Pathological analysis of CFTR−/− swine
After euthanasia, the carcasses were subjected to pathology analyses by a board-certified veterinary pathologist. Gross examinations were conducted on ten carcasses. Tissues included brains (pigs #4, 5, 7, 10, and 11 only), eyes (pigs #4, 5, 7, 10, and 11, only), hearts, spleens, kidneys, livers, and pancreas (pigs #8 and 11 only), small and large intestines were fixed in 10% formalin for haematoxylin and eosin staining and histological examination.
On gross examination (Supplementary Table 2), the colon and cecum in 7 out of 10 pigs were distended by feces that was firmer than normal (Supplementary Fig. 2a). The CFTR−/− animals with healthy guts (#1, 7, and 9) displayed the same abnormal response to inhaled bacteria phenotype as those with gut problems (data not shown). Four pigs that were euthanized later in the experiment showed cranioventral consolidation of the lung. Four pigs had gallbladders that were small (hypoplasia) on gross examination. In pig #10, the common bile duct was blocked by a thick mucus plug. Two pigs had increased amount of mucus in their nasal cavities compared to the other pigs (Supplementary Fig. 2b). On histological examination, the pancreases were hypoplastic (Supplementary Fig. 2c). Three pigs had evidence of cholestasis. The pneumonia was characterized by severe infiltration of neutrophils mixed with many bacteria in the alveoli and bronchiole (Supplementary Fig. 2d). Brains, eyes, hearts, spleens, kidneys, small and large intestines were normal histologically.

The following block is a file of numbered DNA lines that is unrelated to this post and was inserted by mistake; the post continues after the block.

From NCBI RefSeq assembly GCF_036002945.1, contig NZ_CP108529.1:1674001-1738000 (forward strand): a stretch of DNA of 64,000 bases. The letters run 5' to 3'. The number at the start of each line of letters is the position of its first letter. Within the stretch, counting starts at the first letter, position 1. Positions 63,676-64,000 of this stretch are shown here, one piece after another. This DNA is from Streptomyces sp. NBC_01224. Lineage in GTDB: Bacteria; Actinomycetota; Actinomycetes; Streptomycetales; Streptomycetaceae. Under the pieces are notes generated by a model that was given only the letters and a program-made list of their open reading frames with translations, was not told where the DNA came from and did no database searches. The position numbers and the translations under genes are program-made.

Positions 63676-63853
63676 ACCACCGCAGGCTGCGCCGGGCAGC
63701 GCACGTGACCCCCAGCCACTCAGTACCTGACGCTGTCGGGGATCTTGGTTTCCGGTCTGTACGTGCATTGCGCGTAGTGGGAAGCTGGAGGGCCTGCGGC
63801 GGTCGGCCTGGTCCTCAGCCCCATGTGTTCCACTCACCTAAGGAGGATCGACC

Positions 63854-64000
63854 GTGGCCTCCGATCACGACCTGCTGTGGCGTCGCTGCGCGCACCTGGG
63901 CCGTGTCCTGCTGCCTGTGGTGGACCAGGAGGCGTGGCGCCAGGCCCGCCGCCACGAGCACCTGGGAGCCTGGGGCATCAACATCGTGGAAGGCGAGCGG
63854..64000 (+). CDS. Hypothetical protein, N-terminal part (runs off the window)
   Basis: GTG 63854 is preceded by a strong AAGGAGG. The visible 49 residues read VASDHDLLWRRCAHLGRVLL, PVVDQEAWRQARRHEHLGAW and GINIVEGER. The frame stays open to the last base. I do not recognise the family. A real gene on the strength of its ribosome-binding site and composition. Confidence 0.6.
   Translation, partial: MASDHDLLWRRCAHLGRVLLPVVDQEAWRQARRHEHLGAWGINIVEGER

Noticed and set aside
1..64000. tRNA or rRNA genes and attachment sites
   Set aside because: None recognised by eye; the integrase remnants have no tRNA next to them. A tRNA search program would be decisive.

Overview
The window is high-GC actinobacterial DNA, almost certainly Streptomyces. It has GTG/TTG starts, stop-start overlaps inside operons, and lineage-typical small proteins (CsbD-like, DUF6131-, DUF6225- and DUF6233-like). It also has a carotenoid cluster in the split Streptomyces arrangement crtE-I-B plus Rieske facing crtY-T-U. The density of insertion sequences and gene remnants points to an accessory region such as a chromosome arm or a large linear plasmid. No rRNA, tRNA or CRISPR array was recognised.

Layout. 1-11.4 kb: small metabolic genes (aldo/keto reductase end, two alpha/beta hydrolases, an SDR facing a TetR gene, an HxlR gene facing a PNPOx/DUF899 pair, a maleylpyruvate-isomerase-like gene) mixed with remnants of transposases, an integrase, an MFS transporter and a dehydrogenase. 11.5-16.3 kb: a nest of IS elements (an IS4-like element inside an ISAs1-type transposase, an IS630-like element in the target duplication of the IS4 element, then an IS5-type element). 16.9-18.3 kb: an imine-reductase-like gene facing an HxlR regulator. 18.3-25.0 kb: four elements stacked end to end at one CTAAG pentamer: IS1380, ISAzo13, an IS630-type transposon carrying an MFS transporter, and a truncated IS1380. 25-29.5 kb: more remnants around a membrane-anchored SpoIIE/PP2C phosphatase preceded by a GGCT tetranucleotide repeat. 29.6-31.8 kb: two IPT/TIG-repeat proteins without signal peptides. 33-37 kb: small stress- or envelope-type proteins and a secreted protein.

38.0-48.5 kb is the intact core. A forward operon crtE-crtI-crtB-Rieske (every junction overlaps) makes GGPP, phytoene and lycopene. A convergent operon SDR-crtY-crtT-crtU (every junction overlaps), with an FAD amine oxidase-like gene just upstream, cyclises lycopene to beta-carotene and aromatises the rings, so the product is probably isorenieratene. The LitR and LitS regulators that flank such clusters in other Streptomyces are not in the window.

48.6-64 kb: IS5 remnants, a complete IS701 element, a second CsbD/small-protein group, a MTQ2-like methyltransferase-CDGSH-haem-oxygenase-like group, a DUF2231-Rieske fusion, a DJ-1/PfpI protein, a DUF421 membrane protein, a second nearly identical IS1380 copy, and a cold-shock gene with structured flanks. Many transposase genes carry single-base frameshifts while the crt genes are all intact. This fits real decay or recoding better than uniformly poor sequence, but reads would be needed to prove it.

There was no evidence of septicemia (septic shock) on gross or microscopic examination in any of the animals studied. Septicemia in pigs would usually display petechial or ecchymotic hemorrhage in subcutaneous tissues, serosal surfaces of different organs, and renal parenchyma. We would also expect to observe pulmonary edema, and gastric fundic congestion. None of these gross anatomical lesions were observed in any of the animals. Septicemia would also cause microscopic lesions including hemorrhage and fibrin thrombi in different organs, especially in the stomach and lungs, as well as cause bacterial emboli in various organs. None of the above changes were observed, thus, we concluded that septicemic shock was unlikely in any of the animals used in this study.
Experiments were performed at the BioMedical Imaging and Therapy (BMIT) facility, Canadian Light Source (CLS), Saskatchewan, Canada30. All imaging was done using the Bending Magnet (BM) beamline 05B1-1 endstation. The experimental hutch was located 25.5 m from the storage ring. Monochromatic x-rays (33.5 keV, λ = 0.037 nm for live swine experiments, and 20 keV, λ = 0.062 nm for isolated trachea experiments) were selected using a standard double-crystal monochromator. At the imaging station, the beam size was ∼100.0 mm horizontal × 6.0 mm vertical. A propagation (sample-to-detector) distance of ~115 cm (in vivo) and ~ 65 cm (ex vivo) were chosen to enhance the air/ASL layer interface. Images were captured using a charge-coupled device (CCD) detector (C9300-124 Hamamatsu Photonics) with a high resolution X-ray converter (AA-60 Hamamatsu Photonics). The pixel size of the captured image was 8.75 × 8.75 μm. The exposure time for each image ranged from 400 to 600 ms depending on the storage ring current so as to maximize signal-to-noise ratio for image capturing.